Biggest Sporting Events for Betting

Betting on sports has never been so popular. With the advent of mobile and app betting, the industry is set to grow even more!

We thought we’d look at the five most popular sports in history with the biggest ever betting spend.

sports bet

1. Football World Cup (Global)

The most popular spectator sport in the World is football, so it’s no surprise that the biggest event in the sport is also the most heavily gambled event!

The projections where for over £200 million but actually more was betted on, with numbers approaching £300 million.

The tournament is also almost one month long which helps secure it as the most betted on event. Online providers such as provide a platform to bet on such events.

2. Superbowl (USA)

The Superbowl could be argued to be the most betted on event as it is purely a one day event, in fact it’s not even a one day event, more like a few hours.

Most of the USA grinds to a halt on Superbowl day and people from all over the World will have a bet on the outcome of the finale of the NFL.

3. Cricket World Cup (Global)

OK, if you are American you might not know a whole load about Cricket. In fact the same could be said for many countries as the game is little known outside of the old ‘British Commonwealth’ world.

However sports betting is big in many of the competing countries, such as England, India, Australia/NZ and a huge amount of bets are placed.

The Cricket WC is over 6 weeks so it’s no surprise it features here!

4. Grand National (UK)

The oldest steeple chase in the World, the Grand National, takes place near Liverpool in England around late April time.

A huge amount of people will have a bet on the outcome. The volume of bets comes from the fact many people will only have a ‘flutter’ once a year on the horses, and this is the race they’ll bet on.

5. World Series Baseball (USA)

The culmination of the pro baseball leagues in the USA is the World Series, where the winner of the American leagues goes head to head with the winner of the National league.

The World Series can last over a week and outside of Superbowl, is the most popular sport in the US to have a bet on.

Downs syndrome Man sings at ballpark

Many people dream of singing the national anthem at a major sports event, but few can do it with a spirit rivaling Michael Mullins.

Here is a video of him here…

Mullins, a 38-year-old die-hard Red Sox fan, has Down syndrome. Last week, he realized a dream he’s had for nearly a decade: Singing “The Star-Spangled Banner” at Fenway Park, capacity 37,400, to open for the Red Sox.

According to the Metro West Daily News, Mullins has spent the last 10 years singing the national anthem for a minor league team, and four years lobbying the Red Sox for a chance to sing at Fenway. He’s been helped along by the Michael Lisnow Respite Center in Hopkinton, Mass., where he lives.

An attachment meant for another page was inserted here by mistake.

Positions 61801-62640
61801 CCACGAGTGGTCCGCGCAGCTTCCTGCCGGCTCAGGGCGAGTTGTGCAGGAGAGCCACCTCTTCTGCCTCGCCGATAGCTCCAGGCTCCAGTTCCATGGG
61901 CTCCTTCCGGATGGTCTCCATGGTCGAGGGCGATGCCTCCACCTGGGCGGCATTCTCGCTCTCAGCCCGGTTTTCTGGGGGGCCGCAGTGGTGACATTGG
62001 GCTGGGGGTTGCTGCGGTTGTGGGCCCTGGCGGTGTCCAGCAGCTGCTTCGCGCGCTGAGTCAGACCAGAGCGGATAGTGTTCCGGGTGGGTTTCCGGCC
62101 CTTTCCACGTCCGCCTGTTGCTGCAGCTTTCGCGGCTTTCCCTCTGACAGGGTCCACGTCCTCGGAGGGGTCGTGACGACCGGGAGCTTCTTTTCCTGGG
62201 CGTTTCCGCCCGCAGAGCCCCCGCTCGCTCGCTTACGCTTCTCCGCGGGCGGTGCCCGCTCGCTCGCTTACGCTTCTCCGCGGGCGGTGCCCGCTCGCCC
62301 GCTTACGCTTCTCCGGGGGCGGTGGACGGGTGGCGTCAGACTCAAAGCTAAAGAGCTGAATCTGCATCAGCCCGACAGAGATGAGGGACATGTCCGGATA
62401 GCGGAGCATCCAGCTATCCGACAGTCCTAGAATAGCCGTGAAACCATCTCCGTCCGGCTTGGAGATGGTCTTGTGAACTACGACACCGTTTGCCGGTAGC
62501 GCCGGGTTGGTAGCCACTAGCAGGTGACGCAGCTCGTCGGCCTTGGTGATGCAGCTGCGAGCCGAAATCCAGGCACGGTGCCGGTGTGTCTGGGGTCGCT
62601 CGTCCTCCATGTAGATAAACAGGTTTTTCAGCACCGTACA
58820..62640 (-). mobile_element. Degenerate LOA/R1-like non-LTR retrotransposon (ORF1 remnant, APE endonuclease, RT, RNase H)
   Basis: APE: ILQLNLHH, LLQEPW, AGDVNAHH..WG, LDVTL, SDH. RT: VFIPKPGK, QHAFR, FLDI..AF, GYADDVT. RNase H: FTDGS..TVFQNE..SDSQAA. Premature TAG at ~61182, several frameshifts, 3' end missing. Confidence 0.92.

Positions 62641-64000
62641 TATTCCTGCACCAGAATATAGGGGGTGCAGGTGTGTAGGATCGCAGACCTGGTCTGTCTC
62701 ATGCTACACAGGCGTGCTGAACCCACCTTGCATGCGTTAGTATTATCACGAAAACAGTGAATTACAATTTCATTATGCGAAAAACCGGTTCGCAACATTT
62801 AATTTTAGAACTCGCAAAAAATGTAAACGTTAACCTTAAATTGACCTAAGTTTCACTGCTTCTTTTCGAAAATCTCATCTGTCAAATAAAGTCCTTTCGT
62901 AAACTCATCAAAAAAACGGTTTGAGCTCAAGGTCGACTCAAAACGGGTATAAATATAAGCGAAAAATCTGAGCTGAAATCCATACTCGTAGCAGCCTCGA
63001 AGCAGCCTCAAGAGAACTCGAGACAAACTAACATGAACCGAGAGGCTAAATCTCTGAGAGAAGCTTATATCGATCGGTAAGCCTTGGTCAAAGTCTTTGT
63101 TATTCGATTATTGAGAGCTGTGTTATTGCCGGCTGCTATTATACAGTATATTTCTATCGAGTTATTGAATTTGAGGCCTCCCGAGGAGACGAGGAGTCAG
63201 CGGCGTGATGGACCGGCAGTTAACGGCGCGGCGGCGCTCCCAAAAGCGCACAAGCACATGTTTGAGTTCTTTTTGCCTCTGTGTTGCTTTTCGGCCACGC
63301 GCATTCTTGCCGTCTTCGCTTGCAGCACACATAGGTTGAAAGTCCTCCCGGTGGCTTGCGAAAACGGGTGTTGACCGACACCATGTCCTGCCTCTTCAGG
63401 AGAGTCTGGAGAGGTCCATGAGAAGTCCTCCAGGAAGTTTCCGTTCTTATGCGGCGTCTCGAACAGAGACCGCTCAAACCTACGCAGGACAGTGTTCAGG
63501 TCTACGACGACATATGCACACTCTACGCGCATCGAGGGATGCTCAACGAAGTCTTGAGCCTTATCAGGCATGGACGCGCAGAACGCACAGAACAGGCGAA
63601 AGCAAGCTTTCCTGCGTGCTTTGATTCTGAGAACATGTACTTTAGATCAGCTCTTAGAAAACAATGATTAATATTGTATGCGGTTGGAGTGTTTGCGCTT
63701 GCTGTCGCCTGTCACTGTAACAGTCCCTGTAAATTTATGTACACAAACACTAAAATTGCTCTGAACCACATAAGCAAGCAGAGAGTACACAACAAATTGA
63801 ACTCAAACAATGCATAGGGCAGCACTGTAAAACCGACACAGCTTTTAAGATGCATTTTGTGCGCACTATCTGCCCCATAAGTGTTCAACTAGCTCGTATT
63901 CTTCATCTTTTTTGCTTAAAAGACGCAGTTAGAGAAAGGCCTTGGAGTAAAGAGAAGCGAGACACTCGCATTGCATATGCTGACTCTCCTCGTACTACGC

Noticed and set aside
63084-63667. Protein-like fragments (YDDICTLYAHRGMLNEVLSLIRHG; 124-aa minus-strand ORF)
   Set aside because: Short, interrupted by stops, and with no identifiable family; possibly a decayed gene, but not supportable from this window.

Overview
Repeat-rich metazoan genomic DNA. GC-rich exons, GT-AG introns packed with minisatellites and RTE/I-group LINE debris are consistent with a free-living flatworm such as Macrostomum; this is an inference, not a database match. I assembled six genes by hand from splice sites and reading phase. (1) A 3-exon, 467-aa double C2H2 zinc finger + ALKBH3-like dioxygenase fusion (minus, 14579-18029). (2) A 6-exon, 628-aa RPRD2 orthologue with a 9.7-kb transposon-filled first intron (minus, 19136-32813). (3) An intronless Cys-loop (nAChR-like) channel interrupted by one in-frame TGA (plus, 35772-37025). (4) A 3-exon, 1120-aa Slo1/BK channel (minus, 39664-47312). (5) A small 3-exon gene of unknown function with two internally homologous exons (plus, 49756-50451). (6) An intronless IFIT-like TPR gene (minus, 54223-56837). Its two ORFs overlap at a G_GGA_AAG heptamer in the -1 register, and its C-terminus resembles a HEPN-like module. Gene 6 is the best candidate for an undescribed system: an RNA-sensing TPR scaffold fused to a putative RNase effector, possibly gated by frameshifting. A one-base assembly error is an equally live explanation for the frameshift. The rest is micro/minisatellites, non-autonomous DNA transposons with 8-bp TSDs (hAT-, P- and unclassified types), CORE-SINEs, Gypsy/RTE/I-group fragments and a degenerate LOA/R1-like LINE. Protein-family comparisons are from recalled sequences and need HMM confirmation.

“Nope, I’m not nervous,” he told Boston’s WCVB in an interview before the big day. “Piece of cake.”

“He is so excited. This is the biggest day of his life,” added center director Sharon Lisnow.

Mullins really is becoming the talk of Beantown. News of Mullins’ performance tonight is quickly getting around, according to Alex Dunn, liaison from the Center who’s assisting Mike on his big day.

“We’ve been walking around, and he’s in a Rex Sox shirt, and people keep asking him if he’s going to the game,” Dunn says. “We tell them, ‘Oh, he’s not just going to the game, he’s singing the National Anthem!’ Everyone wants to shake his hand.”

For Mullins, the gig is also an opportunity to raise awareness for a cause dear to his heart.

“I like doing disability awareness,” Mullins remarks, as he’s performing on the park’s Disability Awareness Day.

Blade runner makes Olympic history

Oscar Pistorius, known as the blade runner, made history this week when he competed in the London 2012 Olympic games and made the semi-final of the 400m for men.

80,000 adoring fans were on hand to watch him make history Saturday as the first amputee to compete in track at the Olympics.

“I’ve worked for six years … to get my chance,” said the South African, who finished second and advanced to Sunday night’s semifinals. “I found myself smiling in the starting block. Which is very rare in the 400 metres.”

Oscar  was born without fibulas and his legs were amputated below the knee before he was a year old.

This incredible story illustrates that anything is possible in life and those who work hard will be rewarded.

Olympic 2012 preparations going well

From Channel News Asia

The International Olympic Committee’s chief inspector said Thursday preparations for the 2012 London Olympics were “on the right track” after his team spent three days visiting the construction sites.

“We can confirm that London 2012 is on the right track,” Denis Oswald, the chair of the IOC’s coordination commission, told journalists.

“We had an opportunity to see the (Olympic) Park and for many of us it was the first time since May last year and we were deeply impressed by the progress made.

“The stadium is impressive, also the Olympic Village,” he added.